Cairns are not suited to living outside. They are far more rewarding pets when they live in close contact with the family. Being left “tied out” in an unfenced yard can be dangerous to the Cairn as he is vulnerable to any attack that he might invite from larger dogs. The safest arrangement is a securely fenced yard and supervision when he is in it. If there is no fenced yard, the Cairn MUST be exercised on a leash, as it is impossible to train a Cairn to resist the urge to chase squirrels, cats, rabbits, other dogs, etc. (remember, Cairns were bred to hunt!).
Walking is excellent exercise for Cairns and their owners. A brisk walk daily, on leash, is ideal. From the Cairn’s point of view, the longer the walk the better. Encourage your puppy’s natural ball playing talents, and you’ll have the perfect indoor exercise when the weather prohibits walking.
Health and Feeding Requirements
The Cairn Terrier is a basically healthy dog, and frequently lives 14 to 15 years or more. To contribute to his longevity and health a Cairn should be kept trim and active. His diet should consist of a premium brand of dry dog food. NO “generic” dog food, please! Table scraps should not be fed, and the amount of dog food must be carefully monitored. Most adult dogs maintain their weight on 1/2 to 2/3 cup of quality food a day. Dog biscuit treats should be kept to a maximum of 2-3 daily. Cairns easily become overweight, at least in part because they are so endearing as they beg for treats.
Maintaining the Cairn’s shaggy appearance is not difficult. An hour or so of grooming each week will keep his coat in good condition.
Shedding is minimal if the dog is thoroughly brushed and combed weekly, and infrequently bathed. Preparation for the show ring is comparatively simple, also. It is important to keep a Cairn free of fleas, as many Cairns are allergic to flea bites.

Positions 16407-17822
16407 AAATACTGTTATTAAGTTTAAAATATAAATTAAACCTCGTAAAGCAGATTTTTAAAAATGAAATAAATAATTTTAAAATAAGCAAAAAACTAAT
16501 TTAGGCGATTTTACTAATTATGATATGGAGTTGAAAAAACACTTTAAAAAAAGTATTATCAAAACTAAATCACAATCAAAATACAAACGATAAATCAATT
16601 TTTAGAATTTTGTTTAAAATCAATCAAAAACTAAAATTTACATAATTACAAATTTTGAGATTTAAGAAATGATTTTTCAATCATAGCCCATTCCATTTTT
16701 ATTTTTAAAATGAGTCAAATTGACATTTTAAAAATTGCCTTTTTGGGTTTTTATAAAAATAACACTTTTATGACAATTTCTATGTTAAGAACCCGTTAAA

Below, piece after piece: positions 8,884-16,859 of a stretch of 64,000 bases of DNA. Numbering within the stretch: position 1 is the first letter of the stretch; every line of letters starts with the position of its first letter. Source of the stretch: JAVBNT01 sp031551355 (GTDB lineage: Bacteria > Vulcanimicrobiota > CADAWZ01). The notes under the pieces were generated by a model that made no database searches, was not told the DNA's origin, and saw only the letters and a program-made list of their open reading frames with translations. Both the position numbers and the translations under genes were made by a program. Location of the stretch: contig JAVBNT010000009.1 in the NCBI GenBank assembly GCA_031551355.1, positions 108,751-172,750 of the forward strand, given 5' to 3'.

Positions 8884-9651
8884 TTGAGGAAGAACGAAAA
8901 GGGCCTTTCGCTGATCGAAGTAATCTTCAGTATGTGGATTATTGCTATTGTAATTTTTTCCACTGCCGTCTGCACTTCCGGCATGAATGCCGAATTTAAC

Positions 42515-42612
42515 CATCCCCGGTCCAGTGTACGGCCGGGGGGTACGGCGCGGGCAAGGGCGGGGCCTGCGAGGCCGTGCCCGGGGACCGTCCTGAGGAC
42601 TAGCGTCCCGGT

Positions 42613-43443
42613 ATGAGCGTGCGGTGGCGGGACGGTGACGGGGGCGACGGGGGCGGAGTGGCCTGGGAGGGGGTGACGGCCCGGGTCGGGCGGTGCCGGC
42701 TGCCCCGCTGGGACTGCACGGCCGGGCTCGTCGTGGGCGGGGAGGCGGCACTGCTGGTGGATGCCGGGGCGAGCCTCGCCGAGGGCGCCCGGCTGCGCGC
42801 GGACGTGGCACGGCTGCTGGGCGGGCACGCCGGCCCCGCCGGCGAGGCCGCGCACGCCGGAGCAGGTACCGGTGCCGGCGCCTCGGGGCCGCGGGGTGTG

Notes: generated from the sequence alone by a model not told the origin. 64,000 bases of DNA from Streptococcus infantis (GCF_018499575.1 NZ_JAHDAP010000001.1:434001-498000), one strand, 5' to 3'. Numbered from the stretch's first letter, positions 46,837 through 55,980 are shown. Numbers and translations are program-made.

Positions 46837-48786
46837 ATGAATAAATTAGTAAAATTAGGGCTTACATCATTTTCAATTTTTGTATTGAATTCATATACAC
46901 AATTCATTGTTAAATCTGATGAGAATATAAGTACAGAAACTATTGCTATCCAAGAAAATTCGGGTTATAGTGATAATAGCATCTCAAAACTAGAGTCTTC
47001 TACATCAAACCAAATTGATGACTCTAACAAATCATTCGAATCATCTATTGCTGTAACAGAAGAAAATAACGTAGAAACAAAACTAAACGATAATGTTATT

When you find a breeder you respect, spend time discussing your family and your lifestyle, and then trust your breeder to pick a puppy for you. The breeder has spent weeks or months with the puppies and knows their personality and temperament. The reputable breeder wants you to have the puppy that best suits you, and with which you will be happy. If you aren’t happy the breeder knows the puppy won’t be happy, either. (Most reputable breeders require unwanted puppies be returned to them.)
Most breeders do not sell puppies younger than 10 weeks of age, and many will not sell a puppy under 12 weeks, or even older, depending on the new owner’s living arrangements and lifestyle. If your breeder suggests that an older puppy or even a young adult would be better for you, keep an open mind and consider the possibility. People who are away from home for eight hours or more a day are not ideally suited to raising a very young puppy. Breeders sometimes have puppies that are older…..six, eight, or ten months. These have often been reserved by the breeder as potential show prospects. These older puppies will be housetrained much sooner than a very young puppy. If they have been socialized, they may be the ideal choice for a working family. In some circumstances an adult dog, possibly already housetrained, may be available. Cairns are very adaptable to new circumstances and quickly make themselves part of their new family, enabling those who could not raise a puppy to have the company of a Cairn.